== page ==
Today’s question: What’s a favorite country & western cover of a non-country & western song?
Continue reading »

Sep 162011
 

Full Albums features covers of every track off a classic album. Got an idea for a future pick? Leave a note in the comments!

“There goes another one. There are only five left now.”
“Five what, dear? Tell your Sudie.”
“Leaves. On the ivy vine. When the last one falls I must go, too.”
— O. Henry, “The Last Leaf”

Nick Drake released his first album, Five Leaves Left, five years before his death. Barely out of his teens, Drake wrote almost unnervingly mature songs, and married them with sympathetic backing by members of Fairport Convention and Pentangle, and string arrangements by Robert Kirby, a friend and classmate only two months older than Drake. The album featured some of his most expressive singing and playing, and his songs, so melancholy yet so light, wore their graveness like a black silk cloak. Painfully shy, he refused to tour behind it, and the album was poorly marketed. It was doomed to sink with barely a trace. But oh, that trace… Continue reading »

May 272011
 

Dylan Covers A-Z presents covers of every single Bob Dylan song. View the full series here.

Oh mama, can this really be the end? After one heck of a week, we reach the finale today. This last set of 50+ covers makes it official: Cover Me now includes covers of every single Bob Dylan song, in alphabetical order. 279 songs in 50-60 song chunks. It’s never been done before and, given how much work it took, it probably won’t be again (at least not by us).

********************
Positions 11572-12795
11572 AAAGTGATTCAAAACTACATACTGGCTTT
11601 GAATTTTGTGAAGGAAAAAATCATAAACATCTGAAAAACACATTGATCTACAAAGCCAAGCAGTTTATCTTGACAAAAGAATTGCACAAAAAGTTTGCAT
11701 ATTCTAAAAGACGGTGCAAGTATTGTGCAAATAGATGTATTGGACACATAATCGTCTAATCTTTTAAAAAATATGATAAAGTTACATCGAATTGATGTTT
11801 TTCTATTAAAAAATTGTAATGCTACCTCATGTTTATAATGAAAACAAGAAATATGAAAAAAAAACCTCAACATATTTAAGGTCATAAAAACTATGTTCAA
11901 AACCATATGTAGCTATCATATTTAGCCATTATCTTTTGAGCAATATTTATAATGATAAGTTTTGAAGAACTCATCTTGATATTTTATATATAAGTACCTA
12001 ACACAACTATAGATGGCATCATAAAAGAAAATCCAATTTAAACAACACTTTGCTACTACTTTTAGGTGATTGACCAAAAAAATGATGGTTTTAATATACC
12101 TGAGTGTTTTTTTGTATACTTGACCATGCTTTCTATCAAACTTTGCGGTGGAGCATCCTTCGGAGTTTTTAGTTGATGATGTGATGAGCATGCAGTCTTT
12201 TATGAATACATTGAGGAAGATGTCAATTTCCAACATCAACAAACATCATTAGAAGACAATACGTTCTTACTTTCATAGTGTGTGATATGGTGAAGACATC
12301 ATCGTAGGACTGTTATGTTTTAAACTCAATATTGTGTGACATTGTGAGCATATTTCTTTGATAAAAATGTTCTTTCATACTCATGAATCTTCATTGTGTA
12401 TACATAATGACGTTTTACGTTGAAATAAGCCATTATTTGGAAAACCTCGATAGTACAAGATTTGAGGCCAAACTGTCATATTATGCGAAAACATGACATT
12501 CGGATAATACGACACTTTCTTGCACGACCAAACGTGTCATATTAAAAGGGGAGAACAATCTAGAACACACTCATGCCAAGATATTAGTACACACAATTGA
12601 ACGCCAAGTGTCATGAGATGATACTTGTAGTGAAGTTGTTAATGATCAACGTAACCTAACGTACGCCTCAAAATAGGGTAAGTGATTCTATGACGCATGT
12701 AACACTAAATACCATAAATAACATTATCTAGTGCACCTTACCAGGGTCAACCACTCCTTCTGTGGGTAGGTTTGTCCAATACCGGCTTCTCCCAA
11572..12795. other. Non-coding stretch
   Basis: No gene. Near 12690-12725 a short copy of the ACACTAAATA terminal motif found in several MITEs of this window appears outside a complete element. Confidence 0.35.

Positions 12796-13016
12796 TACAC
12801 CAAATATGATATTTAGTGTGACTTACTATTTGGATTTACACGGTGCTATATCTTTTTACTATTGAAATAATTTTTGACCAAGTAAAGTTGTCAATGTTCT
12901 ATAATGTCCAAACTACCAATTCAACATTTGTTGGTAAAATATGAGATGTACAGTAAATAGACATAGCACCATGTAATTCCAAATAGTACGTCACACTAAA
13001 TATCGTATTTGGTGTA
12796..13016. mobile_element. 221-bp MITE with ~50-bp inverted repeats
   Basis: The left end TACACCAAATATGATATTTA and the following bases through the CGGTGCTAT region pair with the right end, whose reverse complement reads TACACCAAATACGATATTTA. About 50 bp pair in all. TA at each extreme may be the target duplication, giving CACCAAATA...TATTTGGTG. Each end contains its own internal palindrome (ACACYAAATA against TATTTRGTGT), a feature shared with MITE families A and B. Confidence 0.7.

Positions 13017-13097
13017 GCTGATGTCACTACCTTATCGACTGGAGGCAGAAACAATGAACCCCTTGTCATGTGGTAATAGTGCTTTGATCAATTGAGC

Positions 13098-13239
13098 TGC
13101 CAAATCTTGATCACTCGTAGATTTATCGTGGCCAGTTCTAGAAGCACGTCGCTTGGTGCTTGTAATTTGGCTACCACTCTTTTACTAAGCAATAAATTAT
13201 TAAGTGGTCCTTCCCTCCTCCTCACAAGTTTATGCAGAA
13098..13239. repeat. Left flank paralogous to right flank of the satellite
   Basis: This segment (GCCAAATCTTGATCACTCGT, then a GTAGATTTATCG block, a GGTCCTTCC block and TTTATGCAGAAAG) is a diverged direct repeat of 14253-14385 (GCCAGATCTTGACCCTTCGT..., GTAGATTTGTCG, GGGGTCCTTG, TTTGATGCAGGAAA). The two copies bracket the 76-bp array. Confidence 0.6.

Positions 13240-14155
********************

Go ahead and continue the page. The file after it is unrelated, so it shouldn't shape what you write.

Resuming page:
We’re not sure if this last set is the best of the bunch, but it’s up there. From Jimi Hendrix’s just-unearthed “Tears of Rage” to Elliott Smith’s transcendent “When I Paint My Masterpiece,” there’s a lot to love here. So join us in our final celebration of Dylan’s birthday with one more cup of covers. Once again, happy birthday Bob.

Sidebar: We’re guessing you maybe fell behind on a song or two these past four days. After all, listening to these all would take more than 15 hours. So here are links to the full set for you to peruse this weekend.
Part 1: “Absolutely Sweet Marie” – “Everything Is Broken”
Part 2: “Father of Night” – “Just Like Tom Thumb’s Blues”
Part 3: “Knockin’ on Heaven’s Door” – “Oxford Town”
Part 4: “Peggy Day” – “Sweetheart Like You”
Part 5: “T.V Talkin’ Song” – “4th Time Around”

Continued on Page 2…

Mar 042011
 

This March, we pit 64 Beatles covers against each other in what we call Moptop Madness.

Yesterday’s winners: David Bowie, “Across the Universe” and Booker T. and the M.G.s, “I Want You (She’s So Heavy)”

For our fifth and sixth matches, we present some heavy hitters. First, it’s a Revolver battle when Chris Eckman of the Walkabouts pits his “Yellow Submarine” against the Black Keys’ “She Said She Said.” Then, Brad Mehldau Trio jazz through “She’s Leaving Home” for over nine minutes while indie pioneers Teenage Fanclub keep it short and sweet on “The Ballad of John and Yoko.”

Listen to each pairing below, then vote for your favorite. For added sway, try to convince others to vote your way in the comments. Voting closes in 24 hours. Continue reading »